Have you heard about these collaborative robots?! You might have seen them at 2016 IMTS or read about them in an industry magazine. Perhaps you believe in cutting edge technology or you can’t find enough employees or you think your current staff is better utilized on the more challenging and skilled tasks then the repetitive and monotonous jobs robots are designed for.
Whatever your reasons are be sure to ask yourself a few questions before you go out and spend your hard earned dollars on a collaborative robot.
The term collaborative robot, also called “cobot”, refers to robots that collaborate with humans.
The traditional robot is designed to do a specific job by itself. It is placed in a cage, programmed and left alone to do an assigned task. This task could be simple or complicated. Most robots find their way into the work place to perform the heavy lifting, dangerous jobs or the repetitive motion work that an employee may be too skilled to copmlete. For example, the automotive industry installed welding robots in the late sixties and early seventies. These robots have evolved, becoming easier to program, more flexible, and less costly. However they still have to be kept separate from humans for safety reasons. Those traditional robots only perform what they are programmed to do. They continue the work even if a human walks in front of it.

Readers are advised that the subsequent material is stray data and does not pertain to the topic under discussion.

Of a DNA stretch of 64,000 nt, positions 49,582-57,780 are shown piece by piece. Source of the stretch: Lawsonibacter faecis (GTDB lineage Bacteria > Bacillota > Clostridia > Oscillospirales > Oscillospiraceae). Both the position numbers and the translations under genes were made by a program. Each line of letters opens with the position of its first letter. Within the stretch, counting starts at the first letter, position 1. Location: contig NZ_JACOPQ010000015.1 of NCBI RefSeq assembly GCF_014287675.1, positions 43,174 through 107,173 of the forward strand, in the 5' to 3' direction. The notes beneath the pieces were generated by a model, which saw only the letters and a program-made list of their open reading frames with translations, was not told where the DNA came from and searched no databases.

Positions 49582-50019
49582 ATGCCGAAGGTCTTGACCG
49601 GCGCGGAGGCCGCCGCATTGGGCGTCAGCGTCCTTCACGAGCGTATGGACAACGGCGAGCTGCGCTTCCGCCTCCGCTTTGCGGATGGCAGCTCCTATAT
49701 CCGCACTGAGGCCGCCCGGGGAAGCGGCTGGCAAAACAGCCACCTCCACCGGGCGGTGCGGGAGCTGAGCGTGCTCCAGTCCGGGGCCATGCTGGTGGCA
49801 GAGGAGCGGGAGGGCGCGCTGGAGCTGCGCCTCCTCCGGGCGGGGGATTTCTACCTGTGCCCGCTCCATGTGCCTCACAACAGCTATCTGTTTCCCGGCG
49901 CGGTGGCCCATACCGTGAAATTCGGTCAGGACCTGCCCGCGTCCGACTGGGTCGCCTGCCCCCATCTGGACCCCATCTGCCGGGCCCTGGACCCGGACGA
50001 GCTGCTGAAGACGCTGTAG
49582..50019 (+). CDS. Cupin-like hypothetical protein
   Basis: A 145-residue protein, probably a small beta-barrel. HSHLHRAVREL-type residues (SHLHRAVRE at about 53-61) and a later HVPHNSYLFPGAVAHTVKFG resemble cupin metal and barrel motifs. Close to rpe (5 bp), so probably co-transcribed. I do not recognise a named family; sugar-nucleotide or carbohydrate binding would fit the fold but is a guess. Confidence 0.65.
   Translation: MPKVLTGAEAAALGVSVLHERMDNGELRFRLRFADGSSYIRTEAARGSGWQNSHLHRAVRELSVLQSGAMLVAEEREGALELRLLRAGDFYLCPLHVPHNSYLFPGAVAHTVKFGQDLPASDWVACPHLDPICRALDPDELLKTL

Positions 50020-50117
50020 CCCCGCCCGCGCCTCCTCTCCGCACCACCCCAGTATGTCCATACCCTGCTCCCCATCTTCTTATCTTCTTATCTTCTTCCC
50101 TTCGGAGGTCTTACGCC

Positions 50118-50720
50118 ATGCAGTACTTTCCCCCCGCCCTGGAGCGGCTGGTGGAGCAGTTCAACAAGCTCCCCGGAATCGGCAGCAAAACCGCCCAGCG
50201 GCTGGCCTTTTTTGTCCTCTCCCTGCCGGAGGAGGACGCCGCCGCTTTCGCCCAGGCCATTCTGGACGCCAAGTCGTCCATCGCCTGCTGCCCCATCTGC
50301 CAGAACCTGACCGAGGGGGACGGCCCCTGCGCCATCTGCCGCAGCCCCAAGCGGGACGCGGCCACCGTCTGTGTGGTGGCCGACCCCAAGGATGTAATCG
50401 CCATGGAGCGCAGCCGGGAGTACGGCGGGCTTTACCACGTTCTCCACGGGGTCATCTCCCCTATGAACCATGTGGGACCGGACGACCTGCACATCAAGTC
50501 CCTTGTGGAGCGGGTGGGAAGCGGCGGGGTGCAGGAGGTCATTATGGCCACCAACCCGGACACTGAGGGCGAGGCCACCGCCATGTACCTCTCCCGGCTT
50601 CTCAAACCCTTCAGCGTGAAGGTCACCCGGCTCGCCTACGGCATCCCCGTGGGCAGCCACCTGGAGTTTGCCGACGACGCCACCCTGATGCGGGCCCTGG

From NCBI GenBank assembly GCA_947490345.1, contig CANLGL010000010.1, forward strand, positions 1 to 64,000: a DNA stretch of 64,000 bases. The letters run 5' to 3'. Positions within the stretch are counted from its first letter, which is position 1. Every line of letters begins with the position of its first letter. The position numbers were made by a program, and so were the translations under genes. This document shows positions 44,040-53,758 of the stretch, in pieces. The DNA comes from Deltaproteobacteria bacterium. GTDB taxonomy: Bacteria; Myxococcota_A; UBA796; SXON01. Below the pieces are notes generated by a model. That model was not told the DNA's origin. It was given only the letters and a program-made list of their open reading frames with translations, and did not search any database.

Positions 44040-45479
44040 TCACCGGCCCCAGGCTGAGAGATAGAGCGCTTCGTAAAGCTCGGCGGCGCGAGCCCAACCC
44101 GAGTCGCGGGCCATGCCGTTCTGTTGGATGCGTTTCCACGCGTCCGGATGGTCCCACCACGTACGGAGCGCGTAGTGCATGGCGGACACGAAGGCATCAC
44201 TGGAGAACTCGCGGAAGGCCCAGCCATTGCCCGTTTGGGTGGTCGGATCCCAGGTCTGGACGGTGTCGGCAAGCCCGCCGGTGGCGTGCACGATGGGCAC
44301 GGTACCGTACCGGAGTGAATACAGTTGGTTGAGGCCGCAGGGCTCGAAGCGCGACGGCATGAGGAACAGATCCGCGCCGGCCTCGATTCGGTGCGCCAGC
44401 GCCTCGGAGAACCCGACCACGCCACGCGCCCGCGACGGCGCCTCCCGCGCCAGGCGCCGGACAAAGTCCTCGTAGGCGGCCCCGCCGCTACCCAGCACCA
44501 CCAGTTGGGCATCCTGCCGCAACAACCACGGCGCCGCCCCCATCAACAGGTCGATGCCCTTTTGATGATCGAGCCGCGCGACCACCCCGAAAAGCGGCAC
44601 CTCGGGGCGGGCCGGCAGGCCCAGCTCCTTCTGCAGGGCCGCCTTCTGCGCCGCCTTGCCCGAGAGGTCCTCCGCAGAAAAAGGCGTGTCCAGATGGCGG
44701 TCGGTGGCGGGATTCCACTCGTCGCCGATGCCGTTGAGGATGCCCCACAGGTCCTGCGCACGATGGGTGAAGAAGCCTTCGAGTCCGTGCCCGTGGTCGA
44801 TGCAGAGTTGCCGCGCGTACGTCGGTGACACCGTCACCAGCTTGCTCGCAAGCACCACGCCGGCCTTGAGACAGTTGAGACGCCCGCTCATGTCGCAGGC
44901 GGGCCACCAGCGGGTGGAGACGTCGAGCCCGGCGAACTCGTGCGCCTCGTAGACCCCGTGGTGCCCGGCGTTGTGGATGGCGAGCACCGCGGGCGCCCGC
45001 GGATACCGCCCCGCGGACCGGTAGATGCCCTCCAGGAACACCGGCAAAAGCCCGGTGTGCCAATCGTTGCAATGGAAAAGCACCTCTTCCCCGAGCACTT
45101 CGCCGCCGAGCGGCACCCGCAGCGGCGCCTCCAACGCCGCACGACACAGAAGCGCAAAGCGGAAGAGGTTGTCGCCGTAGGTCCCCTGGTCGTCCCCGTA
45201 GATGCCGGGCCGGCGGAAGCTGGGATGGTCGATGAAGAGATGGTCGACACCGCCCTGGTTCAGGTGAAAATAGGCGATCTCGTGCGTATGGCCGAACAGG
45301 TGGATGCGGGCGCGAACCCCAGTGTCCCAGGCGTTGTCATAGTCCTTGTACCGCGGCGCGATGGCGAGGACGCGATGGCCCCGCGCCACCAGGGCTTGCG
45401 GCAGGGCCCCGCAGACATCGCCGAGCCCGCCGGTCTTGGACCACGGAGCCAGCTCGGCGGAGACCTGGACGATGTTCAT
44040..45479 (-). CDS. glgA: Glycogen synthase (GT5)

Cobots were first talked about when we entered the 21st century. However, it took a good decade to make them affordable, efficient, and effective enough to actually work within the manufacturing environment next to humans.
So what are collaborative robots? They are robots designed to work alongside of humans. They have sensors that detect humans, slowing motion or stopping motion so they will not harm their co-worker. They are easier to program, more flexible and can perform task from simple load and on-load to more complex assembly and inspection jobs.
So what do you need to ask yourself before you invest in cobots?
As the landscape of US manufacturing continues to change you need to continually review and reevaluate your business needs regarding equipment. Collaborative, as well as traditional robots, can and will continue to play a big part in ensuring you stay competitive. Prepare for their implementation before they arrive on your production floor.
Discuss the above questions with your staff. When you review the answers, it will be easier to make the right decisions. If cobots might not be in your immediate future, keep reviewing the question to decide if it makes sense to add them.